A meniscal root tear is a tear of the knee meniscus close to the root region where the meniscus is anchored to the underlying bone.

Page updated December 2023 by Dr Sheila Strover (Clinical Editor)

probing the meniscal root

A probe being used to examine the integrity of the root area.

meniscal root tear

Looking down from the top, the illustration shows a radial tear through the body of the posterior horn of the meniscus at the root.



What is the meniscal root?

At the front and the back of the meniscus anchoring fibres extend down into the flattened top of the tibia, fixing these ends but allowing the body of the meniscus to move, so that one can twist without stressing the meniscus.

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How serious is a meniscal root tear?

A meniscal root tear is a serious incident. The meniscus itself is not initially damaged, but the sudden instability caused by the root issue needs to be addressed urgently or else the excessive mobility of the meniscus will lead to it becoming irreparably damaged.

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Meniscal root tears and knee instability

Meniscus root tears may be acute, where the tear occurs suddenly and is immediately associated with incompetence of the meniscus as a shock absorber.

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Meniscal root tears and arthritis

In older people it may only be recognised when investigation of arthritis symptoms reveal a meniscal extrusion, with the meniscus slipping out over the edge of the tibia bone. Either situation may end up with the patient developing arthritis, but early recognition of an acute tear may result in referral to a specialist meniscus surgeon, and repair of the tear before arthritis is established.

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Classification of meniscal root tears

Meniscal root tears are classified as Types 1-5 depending on the situation and extent of the tear.

Reference: LaPrade classification system of meniscal root tears

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Forum discussions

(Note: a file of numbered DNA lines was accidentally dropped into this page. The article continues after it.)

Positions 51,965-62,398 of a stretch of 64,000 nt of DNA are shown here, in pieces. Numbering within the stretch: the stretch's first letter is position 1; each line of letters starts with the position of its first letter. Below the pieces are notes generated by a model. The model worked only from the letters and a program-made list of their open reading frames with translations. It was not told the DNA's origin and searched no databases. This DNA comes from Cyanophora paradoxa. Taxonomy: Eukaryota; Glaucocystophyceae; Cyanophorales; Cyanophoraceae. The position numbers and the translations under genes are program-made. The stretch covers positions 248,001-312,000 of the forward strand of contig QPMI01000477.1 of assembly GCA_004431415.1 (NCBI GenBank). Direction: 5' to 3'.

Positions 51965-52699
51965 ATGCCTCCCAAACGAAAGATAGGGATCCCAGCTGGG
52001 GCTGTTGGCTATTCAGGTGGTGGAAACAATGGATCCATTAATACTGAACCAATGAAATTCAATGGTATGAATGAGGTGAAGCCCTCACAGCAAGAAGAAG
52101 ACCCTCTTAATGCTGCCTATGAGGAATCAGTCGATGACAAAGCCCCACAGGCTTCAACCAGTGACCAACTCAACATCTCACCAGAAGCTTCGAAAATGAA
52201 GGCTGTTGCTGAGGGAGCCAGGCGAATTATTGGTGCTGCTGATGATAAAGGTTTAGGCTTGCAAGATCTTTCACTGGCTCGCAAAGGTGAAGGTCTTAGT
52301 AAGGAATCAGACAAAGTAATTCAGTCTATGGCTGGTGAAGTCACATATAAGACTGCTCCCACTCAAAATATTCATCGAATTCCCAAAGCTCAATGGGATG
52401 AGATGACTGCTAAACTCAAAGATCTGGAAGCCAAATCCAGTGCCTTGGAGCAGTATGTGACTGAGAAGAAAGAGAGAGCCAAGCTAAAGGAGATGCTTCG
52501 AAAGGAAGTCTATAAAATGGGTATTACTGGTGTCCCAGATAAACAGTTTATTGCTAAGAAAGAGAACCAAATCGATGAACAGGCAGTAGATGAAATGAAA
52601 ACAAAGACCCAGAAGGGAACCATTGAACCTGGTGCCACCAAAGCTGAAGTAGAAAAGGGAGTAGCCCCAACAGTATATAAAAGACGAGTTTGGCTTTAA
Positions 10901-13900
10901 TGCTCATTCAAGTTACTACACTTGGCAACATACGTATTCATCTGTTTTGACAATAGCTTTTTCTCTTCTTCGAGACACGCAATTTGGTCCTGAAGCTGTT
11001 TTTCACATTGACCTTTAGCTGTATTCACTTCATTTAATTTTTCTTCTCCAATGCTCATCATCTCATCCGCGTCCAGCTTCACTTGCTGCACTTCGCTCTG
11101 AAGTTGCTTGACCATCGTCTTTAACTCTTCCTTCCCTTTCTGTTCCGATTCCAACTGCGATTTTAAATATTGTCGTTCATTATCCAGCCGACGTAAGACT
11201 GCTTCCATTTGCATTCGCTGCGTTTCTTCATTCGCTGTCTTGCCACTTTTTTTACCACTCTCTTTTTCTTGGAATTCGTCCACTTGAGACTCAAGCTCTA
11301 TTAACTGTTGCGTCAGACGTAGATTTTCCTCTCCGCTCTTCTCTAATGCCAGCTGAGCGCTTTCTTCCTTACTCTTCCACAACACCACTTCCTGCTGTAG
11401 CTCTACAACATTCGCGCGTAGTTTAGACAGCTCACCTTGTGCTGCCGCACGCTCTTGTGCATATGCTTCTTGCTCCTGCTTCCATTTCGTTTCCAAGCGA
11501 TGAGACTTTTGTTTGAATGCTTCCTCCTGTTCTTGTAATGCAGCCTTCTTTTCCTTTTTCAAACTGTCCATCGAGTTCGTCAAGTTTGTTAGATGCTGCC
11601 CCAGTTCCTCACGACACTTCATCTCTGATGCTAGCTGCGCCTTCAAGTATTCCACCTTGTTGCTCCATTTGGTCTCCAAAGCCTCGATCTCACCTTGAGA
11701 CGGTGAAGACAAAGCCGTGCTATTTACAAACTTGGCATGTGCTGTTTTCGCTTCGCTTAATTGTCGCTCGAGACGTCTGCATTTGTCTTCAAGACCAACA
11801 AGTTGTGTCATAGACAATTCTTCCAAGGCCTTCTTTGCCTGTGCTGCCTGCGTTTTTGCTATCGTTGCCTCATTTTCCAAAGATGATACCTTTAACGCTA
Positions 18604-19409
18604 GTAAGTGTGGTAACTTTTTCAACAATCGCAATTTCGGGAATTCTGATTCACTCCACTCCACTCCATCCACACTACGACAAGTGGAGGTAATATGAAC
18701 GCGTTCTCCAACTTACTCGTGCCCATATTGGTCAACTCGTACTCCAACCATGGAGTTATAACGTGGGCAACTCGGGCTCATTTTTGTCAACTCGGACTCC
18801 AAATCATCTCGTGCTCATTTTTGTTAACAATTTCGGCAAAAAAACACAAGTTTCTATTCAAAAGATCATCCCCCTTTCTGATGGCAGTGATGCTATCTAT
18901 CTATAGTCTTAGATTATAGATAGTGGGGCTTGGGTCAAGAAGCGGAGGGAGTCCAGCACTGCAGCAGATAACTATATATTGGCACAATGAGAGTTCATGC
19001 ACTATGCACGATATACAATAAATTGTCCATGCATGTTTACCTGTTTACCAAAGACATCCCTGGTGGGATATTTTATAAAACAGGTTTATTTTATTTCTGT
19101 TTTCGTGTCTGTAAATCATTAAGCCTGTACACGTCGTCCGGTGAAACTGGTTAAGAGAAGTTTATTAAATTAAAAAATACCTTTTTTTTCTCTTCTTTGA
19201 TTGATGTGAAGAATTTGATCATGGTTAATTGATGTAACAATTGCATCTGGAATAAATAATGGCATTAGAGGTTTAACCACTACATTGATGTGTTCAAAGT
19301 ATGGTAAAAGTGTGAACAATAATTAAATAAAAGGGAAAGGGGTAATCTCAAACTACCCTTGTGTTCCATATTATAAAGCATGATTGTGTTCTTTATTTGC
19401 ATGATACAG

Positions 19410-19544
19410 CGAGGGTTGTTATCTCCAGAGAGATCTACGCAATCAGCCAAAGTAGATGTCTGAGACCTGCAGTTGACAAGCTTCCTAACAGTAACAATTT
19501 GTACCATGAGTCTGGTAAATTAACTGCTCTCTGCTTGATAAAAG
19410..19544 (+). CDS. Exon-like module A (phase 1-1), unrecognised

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Peer-reviewed papers

  • Quote:

    "The patient should remain non-weight-bearing for a minimum of 6 weeks following a transtibial pull-out meniscus root repair. Passive range of motion exercises in a safe zone of 0º to 90º of flexion is initiated postoperative day 1. After 2 weeks, the patient can be advanced in their knee flexion as tolerated. Progressive advancement to full weight-bearing begins at 6 weeks."

    Citation: Pache S, Aman ZS, Kennedy M, Nakama GY, Moatshe G, Ziegler C, LaPrade RF. Meniscal Root Tears: Current Concepts Review. Arch Bone Jt Surg. 2018 Jul;6(4):250-259. PMID: 30175171; PMCID: PMC6110430.

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meniscal root lesion

Dr Sheila Strover (Editor)
BSc (Hons), MB BCh, MBA

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Relevant material -

Peer-reviewed papers -


Dr Robert LaPrade of the Steadman-Philippon Institute discusses the importance of the early recognition and repair of meniscal root tears. (Start video, then click box on right of video to jump to YouTube)
eBook discussing meniscus injuries.

eBook - Knee Meniscus Injury

This ebook discusses the various types of meniscus injuries and their consequences. Written by Dr Sheila Strover (Clinical Editor). Free to download.

eBook about problems at the back of the knee

eBook - Pain in the back of the knee

Dr Sheila Strover (Clinical Editor). Free to download./p>

eBook about the management of meniscus injury

eBook - Managing Meniscal Injuries

Written by Dr Sheila Strover (Clinical Editor). Free to download.

eBook about meniscus avulsion

eBook - Meniscus Avulsion

Written by Dr Sheila Strover (Clinical Editor). Free to download.